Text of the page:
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Rashidieh


On the roof
After midnight
She can see her wire-connected world clearly.
Antennas, clotheslines, electrical wires
A jungle of connections
Inside the barbed wire barriers
Separating past from present
Hopes of a future
Buried alongside the living

Before midday she likes to journey underground
To her place of security
A dark damp enclosure of blood, feces and snot
A memory now
Consciously brought into the present
Like the splash of a child jumping into a swimming pool

She brings her visitors here
Nurses from Denmark, doctors from France, journalists from Sweden
Eager to treat this malady
Of homelessness and ennui
She proudly exhibits the blood stains
Knocks on the concrete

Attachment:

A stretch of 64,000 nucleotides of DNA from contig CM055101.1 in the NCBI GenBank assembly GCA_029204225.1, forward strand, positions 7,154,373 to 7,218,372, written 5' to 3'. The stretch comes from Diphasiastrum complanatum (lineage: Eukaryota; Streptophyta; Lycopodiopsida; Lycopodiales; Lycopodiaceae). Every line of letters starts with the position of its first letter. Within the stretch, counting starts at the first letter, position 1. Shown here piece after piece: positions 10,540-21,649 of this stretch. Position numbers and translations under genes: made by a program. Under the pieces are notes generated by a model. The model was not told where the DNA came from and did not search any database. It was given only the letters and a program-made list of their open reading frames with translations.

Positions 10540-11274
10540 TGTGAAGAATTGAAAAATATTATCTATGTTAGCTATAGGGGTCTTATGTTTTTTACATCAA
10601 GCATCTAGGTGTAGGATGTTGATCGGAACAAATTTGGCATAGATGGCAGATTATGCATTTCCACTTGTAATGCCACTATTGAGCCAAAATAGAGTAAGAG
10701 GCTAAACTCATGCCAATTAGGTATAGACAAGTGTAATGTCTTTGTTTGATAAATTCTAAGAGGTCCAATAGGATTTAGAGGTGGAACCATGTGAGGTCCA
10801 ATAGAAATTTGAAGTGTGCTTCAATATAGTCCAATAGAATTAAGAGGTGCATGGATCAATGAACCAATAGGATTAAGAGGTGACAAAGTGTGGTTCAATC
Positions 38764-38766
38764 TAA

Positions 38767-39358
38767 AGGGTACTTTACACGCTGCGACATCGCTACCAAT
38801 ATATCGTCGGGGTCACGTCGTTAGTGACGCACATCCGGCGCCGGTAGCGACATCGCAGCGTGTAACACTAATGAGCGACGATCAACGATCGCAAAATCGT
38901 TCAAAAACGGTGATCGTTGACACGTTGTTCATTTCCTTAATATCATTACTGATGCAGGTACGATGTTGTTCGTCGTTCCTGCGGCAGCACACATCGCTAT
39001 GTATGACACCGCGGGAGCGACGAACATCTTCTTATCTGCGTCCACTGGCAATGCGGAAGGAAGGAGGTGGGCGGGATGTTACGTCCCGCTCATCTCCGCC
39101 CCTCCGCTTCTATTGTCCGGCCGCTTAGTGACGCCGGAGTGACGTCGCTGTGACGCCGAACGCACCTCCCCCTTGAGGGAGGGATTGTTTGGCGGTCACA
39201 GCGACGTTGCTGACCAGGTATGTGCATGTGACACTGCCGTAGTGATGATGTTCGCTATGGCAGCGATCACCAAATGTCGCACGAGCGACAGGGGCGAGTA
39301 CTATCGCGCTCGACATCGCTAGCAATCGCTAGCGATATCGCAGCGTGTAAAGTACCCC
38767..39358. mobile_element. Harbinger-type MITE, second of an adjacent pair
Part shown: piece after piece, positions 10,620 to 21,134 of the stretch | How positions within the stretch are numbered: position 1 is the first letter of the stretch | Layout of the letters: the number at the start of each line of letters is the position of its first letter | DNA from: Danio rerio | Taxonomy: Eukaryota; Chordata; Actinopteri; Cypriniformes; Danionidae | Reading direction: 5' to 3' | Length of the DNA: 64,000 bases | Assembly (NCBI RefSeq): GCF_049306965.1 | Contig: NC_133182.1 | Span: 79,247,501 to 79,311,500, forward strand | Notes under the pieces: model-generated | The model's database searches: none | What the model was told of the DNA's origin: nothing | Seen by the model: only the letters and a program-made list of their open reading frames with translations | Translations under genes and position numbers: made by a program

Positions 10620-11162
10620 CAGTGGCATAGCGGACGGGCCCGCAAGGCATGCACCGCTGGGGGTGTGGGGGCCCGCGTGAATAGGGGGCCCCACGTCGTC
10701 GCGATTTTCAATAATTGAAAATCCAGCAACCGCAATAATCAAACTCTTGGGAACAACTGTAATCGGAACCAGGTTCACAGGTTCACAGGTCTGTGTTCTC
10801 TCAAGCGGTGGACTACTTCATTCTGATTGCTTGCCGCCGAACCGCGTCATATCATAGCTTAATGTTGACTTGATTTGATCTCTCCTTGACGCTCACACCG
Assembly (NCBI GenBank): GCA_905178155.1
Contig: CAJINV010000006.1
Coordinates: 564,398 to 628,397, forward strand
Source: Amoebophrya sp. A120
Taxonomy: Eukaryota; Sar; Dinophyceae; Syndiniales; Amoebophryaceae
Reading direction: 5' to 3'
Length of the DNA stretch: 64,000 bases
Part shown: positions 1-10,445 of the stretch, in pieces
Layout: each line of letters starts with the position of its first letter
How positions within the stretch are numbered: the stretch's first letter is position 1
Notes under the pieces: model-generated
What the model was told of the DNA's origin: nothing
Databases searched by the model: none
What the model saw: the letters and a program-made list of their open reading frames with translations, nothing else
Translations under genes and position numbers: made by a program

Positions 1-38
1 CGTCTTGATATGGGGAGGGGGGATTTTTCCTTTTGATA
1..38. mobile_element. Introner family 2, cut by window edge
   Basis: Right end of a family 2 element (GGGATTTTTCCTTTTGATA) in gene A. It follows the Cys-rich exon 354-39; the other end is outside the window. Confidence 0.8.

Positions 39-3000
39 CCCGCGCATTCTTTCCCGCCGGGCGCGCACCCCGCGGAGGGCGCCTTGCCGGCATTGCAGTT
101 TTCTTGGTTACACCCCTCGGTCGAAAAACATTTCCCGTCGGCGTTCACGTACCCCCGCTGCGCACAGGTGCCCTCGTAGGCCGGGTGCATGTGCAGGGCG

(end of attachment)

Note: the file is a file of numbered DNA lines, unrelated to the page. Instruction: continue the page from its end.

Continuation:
And smells its memories on her finger tips
Into the evening

She tells the story of the 40 day siege
Of how rats were eaten in this very place
Out of desperation
She knows the story in three languages
And smiles as she tells the tale of terror to the doctors in despair.
In the evenings she visits the graveyards of martyrs
Placing neat configurations of stones,
Not flowers,
Triangles
Circles
Squares
The perfect geometry of death

And at night
She sits on the roof
Eyes traveling the antennas
Patrolling the alleys below
Barefoot children
Young man with permanent grease stains under their fingernails
playing dominoes
Women with marks of childbirth and loss
Taking in clothes from neighbors’ roofs

Alone in her bed
She finds herself.
A body scarred but untouched
Feet swollen from marching
Tongue thick from preaching
Fingertips moist from their underground journeys

When the generators are turned off
Dominoes packed away
And the whispers of men and women no longer creep down the
olive vines,
She sneaks underground
Closes the hatch over her
Until memory,
Her lover,
wakes her at sunrise. 

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